Today marks two years since Ben left this world. I don’t know if it feels like a longer or shorter time. I guess both, depending on what moment I’m in. I’ve spent the past few days thinking about what to write and how I’m feeling. These are hard days filled with tears that flow easily. In my mind, it’s perfectly okay to have a few sad days. In a way, the tears are reminders that I was fortunate enough to have had a beautiful love that I miss so profoundly. But, it’s sad nonetheless.
A year ago, I posted this video, and I am posting it again because I love these memories of Ben and I love people to remember him alive and vibrant. He loved those photos, too. And, “In My Life” was his favorite Beatles song. It was played for him by a lovely guitarist named Todd on the day he left.
I know for sure that Ben has not left me. As Mrs. Frankenstein says, he has moved into a special place in my heart. I often feel him with me. I still talk to him. That does not make sense to everyone and that’s okay. It seems to me that the best thing that I can do is try to honor him in my actions. Sometimes I buy things, listen to music or watch movies because they let me get lost in thoughts of him, and in those moments I see him smiling. Sometimes this gives me comfort and at other times it is a painful reminder that he is not here. Sometimes I do need a good cry.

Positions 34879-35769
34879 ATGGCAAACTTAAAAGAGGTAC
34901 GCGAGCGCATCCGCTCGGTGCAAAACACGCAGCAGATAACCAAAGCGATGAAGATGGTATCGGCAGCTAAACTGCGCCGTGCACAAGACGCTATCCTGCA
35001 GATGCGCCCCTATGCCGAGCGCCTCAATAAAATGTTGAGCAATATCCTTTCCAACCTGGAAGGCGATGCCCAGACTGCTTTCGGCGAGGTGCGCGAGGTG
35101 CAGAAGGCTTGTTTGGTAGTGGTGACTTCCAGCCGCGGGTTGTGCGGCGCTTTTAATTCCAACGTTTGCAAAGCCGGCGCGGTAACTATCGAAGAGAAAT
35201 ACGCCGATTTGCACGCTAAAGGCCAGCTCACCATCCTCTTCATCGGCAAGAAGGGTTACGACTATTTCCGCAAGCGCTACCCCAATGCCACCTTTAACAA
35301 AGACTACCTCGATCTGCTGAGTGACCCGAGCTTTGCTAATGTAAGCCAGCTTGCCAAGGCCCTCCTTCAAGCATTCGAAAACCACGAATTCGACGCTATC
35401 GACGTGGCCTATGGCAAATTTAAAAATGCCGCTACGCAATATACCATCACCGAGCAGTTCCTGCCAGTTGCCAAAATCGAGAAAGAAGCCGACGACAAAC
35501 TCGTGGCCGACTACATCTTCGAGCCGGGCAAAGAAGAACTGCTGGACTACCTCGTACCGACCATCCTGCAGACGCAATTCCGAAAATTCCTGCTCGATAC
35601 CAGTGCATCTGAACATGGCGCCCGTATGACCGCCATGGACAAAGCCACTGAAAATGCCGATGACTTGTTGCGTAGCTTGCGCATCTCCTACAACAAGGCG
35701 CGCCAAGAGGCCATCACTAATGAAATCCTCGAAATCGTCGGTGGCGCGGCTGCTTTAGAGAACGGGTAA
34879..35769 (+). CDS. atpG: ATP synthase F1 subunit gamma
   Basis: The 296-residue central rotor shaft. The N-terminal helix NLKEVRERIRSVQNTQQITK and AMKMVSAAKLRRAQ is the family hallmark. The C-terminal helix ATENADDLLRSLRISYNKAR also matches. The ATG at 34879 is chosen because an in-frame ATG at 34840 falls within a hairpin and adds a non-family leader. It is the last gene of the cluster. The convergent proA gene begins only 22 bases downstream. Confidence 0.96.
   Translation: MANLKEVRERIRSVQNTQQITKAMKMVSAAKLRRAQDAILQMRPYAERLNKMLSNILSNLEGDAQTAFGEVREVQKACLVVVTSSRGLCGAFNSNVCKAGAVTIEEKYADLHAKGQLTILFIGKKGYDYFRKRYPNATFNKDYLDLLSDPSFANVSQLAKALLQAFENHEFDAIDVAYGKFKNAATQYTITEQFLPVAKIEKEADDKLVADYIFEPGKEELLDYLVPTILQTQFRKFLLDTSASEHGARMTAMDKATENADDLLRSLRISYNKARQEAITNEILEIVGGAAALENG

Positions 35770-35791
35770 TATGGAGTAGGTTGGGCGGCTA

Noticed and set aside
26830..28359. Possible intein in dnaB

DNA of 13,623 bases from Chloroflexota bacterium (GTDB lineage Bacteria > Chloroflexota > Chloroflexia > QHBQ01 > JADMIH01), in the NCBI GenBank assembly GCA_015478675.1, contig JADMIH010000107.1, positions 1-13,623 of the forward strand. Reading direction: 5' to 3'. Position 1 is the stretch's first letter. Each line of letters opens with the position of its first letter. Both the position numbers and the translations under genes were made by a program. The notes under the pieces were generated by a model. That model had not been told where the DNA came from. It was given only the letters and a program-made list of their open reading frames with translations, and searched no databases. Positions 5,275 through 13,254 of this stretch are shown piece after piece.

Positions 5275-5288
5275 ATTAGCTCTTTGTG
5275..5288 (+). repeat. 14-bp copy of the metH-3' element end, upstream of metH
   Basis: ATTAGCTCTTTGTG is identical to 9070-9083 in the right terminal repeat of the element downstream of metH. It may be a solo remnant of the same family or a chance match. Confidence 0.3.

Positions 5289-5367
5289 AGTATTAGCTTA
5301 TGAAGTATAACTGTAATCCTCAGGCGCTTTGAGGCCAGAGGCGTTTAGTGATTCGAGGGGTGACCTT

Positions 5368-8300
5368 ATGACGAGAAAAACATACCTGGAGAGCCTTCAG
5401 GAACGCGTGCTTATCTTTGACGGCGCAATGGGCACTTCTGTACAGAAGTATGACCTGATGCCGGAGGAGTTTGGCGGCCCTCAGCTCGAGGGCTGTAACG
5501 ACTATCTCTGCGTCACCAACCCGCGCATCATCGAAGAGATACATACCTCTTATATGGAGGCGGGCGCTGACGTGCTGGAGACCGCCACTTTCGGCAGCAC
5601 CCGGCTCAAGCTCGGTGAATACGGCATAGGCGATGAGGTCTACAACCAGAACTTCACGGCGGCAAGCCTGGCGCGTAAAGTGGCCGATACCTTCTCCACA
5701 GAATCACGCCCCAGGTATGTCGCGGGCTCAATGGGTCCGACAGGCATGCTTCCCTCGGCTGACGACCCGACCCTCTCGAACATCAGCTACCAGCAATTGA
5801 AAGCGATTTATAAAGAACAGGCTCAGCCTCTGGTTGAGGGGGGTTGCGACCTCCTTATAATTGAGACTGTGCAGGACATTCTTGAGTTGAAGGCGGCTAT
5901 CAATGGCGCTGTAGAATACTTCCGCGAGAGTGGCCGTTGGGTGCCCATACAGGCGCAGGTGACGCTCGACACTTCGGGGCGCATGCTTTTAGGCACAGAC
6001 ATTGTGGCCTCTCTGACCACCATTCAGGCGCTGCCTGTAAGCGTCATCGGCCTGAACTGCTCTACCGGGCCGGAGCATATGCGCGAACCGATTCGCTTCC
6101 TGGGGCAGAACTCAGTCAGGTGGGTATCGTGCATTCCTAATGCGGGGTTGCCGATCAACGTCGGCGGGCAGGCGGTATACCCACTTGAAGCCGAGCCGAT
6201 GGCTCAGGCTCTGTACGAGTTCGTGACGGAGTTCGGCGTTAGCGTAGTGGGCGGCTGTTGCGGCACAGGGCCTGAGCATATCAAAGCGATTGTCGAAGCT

In facing this second anniversary, I took time to reflect on the past year and where I am compared to last year. Firsts are hard, and in that first year without him, every first occasion hurt in a very raw way. I labored through that first year, often just going through motions. Although I slowly ventured out and saw friends and participated in activities, I often returned home in tears because it took so much energy to act cheerful, and if I was at all enjoying myself, I felt guilty and overwhelmed, or almost confused by, the conflicting emotions. Blogging helped me find purpose and revisiting the Disney films I love so much helped me to focus, as I looked for messages and guidance and opportunities to gain insight into my experiences.
The fact was that although my dad died a year and a half before Ben, since I was so busy as Ben’s caregiver, I did not have the time to really grieve that loss. When I lost Ben and I no longer had caregiving responsibilities, I was able to truly grieve, but it was for the loss of both of them. It was also the loss of what had become my definition of myself as a caregiver.
In this second year, I still profoundly felt Ben’s absence, and yet, I have found that he is always present. I had to establish a new normal. I would say that this year was spent integrating my caregiving experiences and grief with rediscovering myself and redefining my life. I have made changes, particularly to my apartment, and I’ve documented those in this blog. The changes have not come easy, but Ben has been a part of the choices I’ve made. And, there are some things that I cannot let go, which was why I got so upset when his computer crashed and insisted on restoring his music library on his desktop computer with his speaker, and why I have continued to use his desk chair/wheelchair although it is not in great shape and I have new and beautiful Mickey Mouse chairs that he would love.